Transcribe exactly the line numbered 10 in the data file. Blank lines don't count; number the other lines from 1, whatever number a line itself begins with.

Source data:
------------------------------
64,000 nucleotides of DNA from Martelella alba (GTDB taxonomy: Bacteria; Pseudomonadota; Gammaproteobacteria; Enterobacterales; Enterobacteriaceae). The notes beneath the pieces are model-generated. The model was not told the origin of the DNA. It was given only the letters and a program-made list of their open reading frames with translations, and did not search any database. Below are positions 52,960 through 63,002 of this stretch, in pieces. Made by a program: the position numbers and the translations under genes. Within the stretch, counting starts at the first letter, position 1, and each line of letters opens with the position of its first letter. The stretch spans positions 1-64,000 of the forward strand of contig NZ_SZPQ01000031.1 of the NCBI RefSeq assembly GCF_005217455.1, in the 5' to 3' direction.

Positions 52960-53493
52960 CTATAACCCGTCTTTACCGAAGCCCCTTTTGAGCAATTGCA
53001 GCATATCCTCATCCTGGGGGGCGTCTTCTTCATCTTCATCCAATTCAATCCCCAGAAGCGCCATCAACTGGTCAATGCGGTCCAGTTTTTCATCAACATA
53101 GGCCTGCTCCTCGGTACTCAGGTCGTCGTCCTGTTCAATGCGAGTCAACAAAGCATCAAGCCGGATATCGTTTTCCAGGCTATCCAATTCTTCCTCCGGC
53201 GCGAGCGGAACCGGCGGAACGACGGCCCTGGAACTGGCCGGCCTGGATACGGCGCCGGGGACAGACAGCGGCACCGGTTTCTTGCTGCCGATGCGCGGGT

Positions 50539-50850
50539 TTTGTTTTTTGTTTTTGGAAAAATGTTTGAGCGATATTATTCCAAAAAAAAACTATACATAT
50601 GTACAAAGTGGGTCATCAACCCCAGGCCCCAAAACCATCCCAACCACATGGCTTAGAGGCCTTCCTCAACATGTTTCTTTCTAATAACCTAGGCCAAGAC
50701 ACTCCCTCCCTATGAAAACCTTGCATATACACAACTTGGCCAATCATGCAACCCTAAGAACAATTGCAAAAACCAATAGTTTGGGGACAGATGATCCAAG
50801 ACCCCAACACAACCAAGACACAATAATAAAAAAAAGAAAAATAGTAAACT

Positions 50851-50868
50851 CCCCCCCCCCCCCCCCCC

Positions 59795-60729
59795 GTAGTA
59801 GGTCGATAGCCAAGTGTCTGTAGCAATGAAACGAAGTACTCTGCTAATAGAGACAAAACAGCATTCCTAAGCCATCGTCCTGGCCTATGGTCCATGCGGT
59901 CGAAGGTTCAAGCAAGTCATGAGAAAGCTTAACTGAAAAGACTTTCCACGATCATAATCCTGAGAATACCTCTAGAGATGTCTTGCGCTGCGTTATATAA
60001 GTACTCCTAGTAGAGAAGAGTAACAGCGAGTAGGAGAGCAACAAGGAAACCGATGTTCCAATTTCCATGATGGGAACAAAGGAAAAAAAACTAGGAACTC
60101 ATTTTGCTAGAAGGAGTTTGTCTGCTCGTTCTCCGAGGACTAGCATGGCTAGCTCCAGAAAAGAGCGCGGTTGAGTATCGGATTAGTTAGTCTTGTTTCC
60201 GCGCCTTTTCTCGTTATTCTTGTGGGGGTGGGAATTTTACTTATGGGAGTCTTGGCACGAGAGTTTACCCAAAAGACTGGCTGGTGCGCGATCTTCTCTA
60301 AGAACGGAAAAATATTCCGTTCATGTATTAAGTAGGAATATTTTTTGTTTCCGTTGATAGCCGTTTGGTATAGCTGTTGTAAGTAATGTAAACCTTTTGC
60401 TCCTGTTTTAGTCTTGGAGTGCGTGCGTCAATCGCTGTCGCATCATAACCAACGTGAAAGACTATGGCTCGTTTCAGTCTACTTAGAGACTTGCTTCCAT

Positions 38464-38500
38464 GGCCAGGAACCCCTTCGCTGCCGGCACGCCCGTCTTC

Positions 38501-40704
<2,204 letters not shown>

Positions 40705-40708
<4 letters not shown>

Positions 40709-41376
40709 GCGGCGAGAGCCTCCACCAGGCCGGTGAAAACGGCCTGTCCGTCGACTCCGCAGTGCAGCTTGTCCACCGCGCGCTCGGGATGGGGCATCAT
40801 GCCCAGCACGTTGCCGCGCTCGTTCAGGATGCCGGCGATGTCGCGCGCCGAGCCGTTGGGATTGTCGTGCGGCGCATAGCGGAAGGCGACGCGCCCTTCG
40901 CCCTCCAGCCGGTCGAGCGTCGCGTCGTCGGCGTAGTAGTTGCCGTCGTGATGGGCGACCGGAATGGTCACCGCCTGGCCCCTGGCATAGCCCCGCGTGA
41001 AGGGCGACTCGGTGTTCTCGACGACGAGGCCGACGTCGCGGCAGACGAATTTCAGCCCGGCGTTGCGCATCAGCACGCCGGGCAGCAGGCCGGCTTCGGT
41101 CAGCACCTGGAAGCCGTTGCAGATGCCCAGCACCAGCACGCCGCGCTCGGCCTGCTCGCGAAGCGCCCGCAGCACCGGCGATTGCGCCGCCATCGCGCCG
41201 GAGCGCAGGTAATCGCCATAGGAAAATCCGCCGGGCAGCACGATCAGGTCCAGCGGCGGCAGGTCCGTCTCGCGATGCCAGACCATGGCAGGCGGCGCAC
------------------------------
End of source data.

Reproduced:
50701 ACTCCCTCCCTATGAAAACCTTGCATATACACAACTTGGCCAATCATGCAACCCTAAGAACAATTGCAAAAACCAATAGTTTGGGGACAGATGATCCAAG